Making IT Easier (Part three of three): The End-User

In the first two parts of this series I highlighted some of the ways in which IT professionals and Business Leaders can “Make IT Easier.” For the last part in this series, I’ll be focusing on what end users can do to make things easier for themselves, their bosses, and the IT Staff.

As an end-user, it’s highly likely that at some point in your career, you’re going to need the assistance of those in the IT department. Whether that is for a new PC image or a difficult troubleshooting question, this is typically a department whose good graces you want to stay in. Understanding the technological issues that are affecting your productivity, and how these things should be prioritized will help greatly.

I have a few questions below for the end-user that can help to limit some of the easier calls while also reducing interdepartmental friction.

  • Did You Reboot?Oftentimes, pretty much any time you call in with an issue on your computer, the first question the technician is going to ask is “have your rebooted?” For some issues, this is the quickest and easiest remedy, because it ends any process trees, and closes any applications that may be causing issues. If a reboot doesn’t fix the issues, this is where some more of the diagnostics can take place.
  • Is Everything Plugged in?If your computer is not turning on, make sure to verify that the power plug is connected to the computer as well as the wall outlet. This isn’t meant in a condescending way. It feels like the IT equivalent of spending 20 minutes looking for the sunglasses you are wearing. We’ve all done it before, and we all feel dumb when someone else points out our mistake.
  • Do you know the Urgency of the Issue?Determine ahead of time whether or not this issue is only really impacting you and whether or not it is costing the company money by not having this functionality. This is important because it can help to set your expectation on where the priority of the request will be set. If this is not an urgent request, then be understanding and be patient with the IT Staff, and try to minimize the randomization.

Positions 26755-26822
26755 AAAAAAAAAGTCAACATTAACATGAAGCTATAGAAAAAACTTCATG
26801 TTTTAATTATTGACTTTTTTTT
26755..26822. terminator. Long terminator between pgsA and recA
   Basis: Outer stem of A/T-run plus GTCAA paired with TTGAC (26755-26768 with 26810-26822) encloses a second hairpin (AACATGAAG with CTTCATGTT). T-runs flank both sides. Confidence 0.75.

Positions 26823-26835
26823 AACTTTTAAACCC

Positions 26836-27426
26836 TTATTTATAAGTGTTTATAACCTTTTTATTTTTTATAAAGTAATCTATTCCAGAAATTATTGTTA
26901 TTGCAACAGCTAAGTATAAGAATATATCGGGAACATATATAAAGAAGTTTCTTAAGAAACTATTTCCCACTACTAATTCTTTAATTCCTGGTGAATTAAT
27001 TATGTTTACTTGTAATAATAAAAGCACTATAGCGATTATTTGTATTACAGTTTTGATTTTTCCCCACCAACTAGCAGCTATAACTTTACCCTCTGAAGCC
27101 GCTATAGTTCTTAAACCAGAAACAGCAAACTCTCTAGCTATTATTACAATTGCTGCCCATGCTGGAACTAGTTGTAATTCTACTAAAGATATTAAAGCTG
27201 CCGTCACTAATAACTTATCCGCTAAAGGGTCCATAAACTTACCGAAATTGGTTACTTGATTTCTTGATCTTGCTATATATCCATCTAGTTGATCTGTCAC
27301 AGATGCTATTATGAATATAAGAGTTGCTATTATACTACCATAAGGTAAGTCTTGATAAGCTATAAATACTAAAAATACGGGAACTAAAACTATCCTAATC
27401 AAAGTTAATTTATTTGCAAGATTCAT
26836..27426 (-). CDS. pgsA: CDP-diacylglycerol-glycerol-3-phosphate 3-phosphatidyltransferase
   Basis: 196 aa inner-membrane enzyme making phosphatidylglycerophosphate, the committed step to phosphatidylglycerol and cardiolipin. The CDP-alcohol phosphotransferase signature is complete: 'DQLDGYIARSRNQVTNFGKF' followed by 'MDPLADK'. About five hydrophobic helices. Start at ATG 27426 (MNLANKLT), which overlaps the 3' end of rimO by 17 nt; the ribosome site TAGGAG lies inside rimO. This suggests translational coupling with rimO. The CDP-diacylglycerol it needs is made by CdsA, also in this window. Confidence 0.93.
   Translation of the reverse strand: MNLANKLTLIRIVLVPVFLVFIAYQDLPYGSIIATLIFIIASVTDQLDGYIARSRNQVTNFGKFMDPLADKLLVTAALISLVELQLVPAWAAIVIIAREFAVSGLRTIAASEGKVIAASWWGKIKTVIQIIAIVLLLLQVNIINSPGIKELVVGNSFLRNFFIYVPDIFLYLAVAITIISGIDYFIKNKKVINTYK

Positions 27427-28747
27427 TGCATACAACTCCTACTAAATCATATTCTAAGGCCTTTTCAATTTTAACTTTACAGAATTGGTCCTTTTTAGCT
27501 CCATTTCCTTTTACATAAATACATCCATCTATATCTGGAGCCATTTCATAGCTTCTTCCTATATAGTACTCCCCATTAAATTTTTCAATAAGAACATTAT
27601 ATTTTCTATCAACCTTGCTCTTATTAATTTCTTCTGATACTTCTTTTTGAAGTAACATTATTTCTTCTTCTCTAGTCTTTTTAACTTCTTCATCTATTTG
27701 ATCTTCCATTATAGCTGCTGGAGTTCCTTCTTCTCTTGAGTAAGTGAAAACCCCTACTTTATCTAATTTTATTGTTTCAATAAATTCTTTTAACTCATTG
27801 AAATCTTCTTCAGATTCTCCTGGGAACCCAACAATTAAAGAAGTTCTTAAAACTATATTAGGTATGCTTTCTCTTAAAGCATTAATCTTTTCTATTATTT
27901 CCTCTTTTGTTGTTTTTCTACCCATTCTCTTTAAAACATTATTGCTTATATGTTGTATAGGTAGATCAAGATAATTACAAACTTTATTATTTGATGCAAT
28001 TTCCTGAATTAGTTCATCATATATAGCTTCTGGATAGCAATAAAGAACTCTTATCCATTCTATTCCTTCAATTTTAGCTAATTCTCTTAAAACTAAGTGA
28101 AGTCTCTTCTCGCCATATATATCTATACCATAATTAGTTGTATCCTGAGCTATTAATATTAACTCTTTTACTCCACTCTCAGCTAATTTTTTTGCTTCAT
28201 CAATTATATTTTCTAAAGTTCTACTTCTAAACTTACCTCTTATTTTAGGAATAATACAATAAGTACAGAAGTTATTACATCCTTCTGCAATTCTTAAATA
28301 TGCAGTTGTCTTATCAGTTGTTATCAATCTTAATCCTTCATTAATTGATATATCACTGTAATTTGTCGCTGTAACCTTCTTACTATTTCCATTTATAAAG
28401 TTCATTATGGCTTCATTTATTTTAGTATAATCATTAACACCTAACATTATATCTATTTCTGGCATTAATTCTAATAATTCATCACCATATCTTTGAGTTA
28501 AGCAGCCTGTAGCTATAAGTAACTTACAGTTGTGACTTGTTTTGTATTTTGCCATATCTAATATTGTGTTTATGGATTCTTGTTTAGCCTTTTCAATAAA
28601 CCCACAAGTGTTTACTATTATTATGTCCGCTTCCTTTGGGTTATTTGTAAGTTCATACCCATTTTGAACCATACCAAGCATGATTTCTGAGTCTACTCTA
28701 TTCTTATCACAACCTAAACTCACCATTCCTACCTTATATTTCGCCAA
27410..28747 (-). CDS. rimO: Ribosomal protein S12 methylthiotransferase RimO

• Does this fit in the IT Staff’s Service Scope?If you’re in a corporate atmosphere, the IT teams will be called on for a large variety of different technological tasks. Make sure you understand their scope of services before requesting support for certain items. Many people will likely be willing to assist with pointing you in the right direction even if they are not the correct team and if you asked nicely.
  • Are your expectations realistic?If someone is taking a long time to fix an issue, unless they are slacking, it’s likely that the issue is difficult to resolve or it’s on the outside of their skillset. If they are having some major issues, having someone getting angry at them will likely not help resolve the situation any quicker, and oftentimes, it will lead to a rushed effort where important details are overlooked. Friendliness goes a long way, and like any other service type job, people will go out of their way to help those that treat them well.

I hope you enjoyed this three part series. The ultimate goal is to make IT a little easier for all those involved, and hopefully this should alleviate some of the frustrations that can often times arise when dealing with IT in the workplace.

If you have any comments, please click the comment button above, and be sure to follow me on twitter @burked585.


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